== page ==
U.S. loses 533,000 jobs, unemployment rate up to 6.7%
The Bureau of Labor Statistics just released this month’s unemployment report and the data were grim. The unemployment rate rose to 6.7%, while the economy shed 533,000 jobs – the largest decline since 1974. The result was widely expected to be bad, but yesterday we heard even more announcements of job cuts, ensuring that the unemployment rate will continue to rise in the coming months. Note that the employment participation rate dropped and last month’s job losses were revised up +80,000, meaning 6.7% wildly understate how bad this report was.
I like to follow year-on-year changes in the unemployment rate as a gauge of how quickly the employment situation is changing. We have seen the rate rise 2.0% in the past year from 4.7% a year ago. This is the largest rise since December 1982, 26 years ago and suggests the employment situation is worsening. Based on this data, I would expect a rise to at least 8.0% by August (when a flat year-over-year comparison would register 8.1%).
I will revise this post as I analyze the data for more details. Below is the statement that the BLS released with the data.
THE EMPLOYMENT SITUATION: NOVEMBER 2008
Nonfarm payroll employment fell sharply (-533,000) in November, and the unemployment rate rose from 6.5 to 6.7 percent, the Bureau of Labor Statistics of the U.S. Department of Labor reported today. November’s drop in payroll employment followed declines of 403,000 in September and 320,000 in October, as revised. Job losses were large and widespread across the major industry sectors in November.
Unemployment (Household Survey Data)
Both the number of unemployed persons (10.3 million) and the unemployment rate (6.7 percent) continued to increase in November. Since the start of the recession in December 2007, as recently announced by the National Bureau of Economic Research, the number of unemployed persons increased by 2.7 million, and the unemployment rate rose by 1.7 percentage points. (See table A-1.)
The unemployment rates for adult men (6.5 percent) and adult women (5.5 percent) continued to trend up in November. The unemployment rates for teenagers (20.4 percent), whites (6.1 percent), lacks (11.2 percent), and Hispanics (8.6 percent) showed little change over the month. The jobless rate for Asians was 4.8 percent in November, not seasonally adjusted. (See tables A-1, A-2, and A-3.)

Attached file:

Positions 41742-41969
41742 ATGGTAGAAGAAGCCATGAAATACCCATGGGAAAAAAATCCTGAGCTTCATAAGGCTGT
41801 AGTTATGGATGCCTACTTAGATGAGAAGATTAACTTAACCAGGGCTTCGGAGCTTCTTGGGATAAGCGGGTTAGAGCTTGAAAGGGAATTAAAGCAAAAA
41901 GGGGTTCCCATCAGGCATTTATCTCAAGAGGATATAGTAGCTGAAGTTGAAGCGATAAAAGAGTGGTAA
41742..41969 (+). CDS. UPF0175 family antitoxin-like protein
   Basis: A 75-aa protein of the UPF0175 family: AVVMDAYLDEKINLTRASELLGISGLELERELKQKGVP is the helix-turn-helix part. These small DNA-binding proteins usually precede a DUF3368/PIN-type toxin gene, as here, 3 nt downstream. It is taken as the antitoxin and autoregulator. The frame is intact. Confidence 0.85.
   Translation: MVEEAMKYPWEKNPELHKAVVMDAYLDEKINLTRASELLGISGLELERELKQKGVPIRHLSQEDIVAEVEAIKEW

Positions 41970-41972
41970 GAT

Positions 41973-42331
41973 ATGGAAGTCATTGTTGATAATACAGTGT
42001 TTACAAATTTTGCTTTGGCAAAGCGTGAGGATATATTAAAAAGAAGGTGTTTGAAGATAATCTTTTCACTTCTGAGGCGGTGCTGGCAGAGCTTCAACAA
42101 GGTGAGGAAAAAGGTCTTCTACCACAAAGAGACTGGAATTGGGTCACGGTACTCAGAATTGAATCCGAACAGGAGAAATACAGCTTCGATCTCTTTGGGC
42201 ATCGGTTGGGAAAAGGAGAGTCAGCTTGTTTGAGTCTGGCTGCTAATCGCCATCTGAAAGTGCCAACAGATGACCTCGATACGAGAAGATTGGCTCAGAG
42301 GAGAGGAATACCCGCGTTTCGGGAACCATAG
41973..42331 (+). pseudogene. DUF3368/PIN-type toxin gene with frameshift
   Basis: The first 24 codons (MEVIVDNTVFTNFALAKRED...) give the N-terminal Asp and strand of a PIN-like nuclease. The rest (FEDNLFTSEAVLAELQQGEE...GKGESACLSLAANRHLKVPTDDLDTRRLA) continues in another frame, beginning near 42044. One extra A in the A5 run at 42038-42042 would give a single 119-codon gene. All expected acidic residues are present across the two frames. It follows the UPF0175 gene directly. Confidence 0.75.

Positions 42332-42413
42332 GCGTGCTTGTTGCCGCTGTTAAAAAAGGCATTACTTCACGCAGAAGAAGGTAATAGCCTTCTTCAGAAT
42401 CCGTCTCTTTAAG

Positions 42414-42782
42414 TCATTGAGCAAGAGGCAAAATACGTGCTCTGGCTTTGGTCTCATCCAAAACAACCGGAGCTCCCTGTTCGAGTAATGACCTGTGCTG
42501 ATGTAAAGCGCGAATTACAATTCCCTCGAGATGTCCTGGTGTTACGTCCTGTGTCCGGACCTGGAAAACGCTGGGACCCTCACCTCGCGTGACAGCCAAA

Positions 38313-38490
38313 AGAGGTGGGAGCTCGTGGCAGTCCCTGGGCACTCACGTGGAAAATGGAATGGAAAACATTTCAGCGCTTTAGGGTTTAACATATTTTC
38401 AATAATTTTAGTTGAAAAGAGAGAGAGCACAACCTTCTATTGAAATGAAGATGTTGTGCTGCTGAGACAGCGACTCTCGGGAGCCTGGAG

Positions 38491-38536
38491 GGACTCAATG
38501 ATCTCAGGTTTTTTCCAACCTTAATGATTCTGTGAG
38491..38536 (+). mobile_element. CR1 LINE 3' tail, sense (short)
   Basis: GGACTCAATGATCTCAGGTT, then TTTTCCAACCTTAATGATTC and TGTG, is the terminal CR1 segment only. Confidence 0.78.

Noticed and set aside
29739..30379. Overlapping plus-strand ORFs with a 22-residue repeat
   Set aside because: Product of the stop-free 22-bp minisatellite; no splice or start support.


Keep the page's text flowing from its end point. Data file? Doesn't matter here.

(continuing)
Among the unemployed, the number of persons who lost their job and did not expect to be recalled to work increased by 298,000 to 4.7 million in November. Over the past 12 months, the size of this group has increased by 2.0 million. (See table A-8.)
The number of long-term unemployed (those jobless for 27 weeks or more) was little changed at 2.2 million in November, but was up by 822,000 over the past 12 months. (See table A-9.)
Total Employment and the Labor Force (Household Survey Data)
In November, the labor force participation rate declined by 0.3 percentage point to 65.8 percent. Total employment continued to decline, and the employment-population ratio fell to 61.4 percent. (See table A-1.)
Over the month, the number of persons who worked part time for economic reasons (sometimes referred to as involuntary part-time workers) continued to increase, reaching 7.3 million. The number of such workers rose by 2.8 million over the past 12 months. This category includes persons who would
like to work full time but were working part time because their hours had been cut back or because they were unable to find full-time jobs. (See table A-5.)
Employment Situation Summary – U.S. Bureau of Labor Statistics
It’s Time to End Monthly Employment Report Fraud – John Crudele, NY Post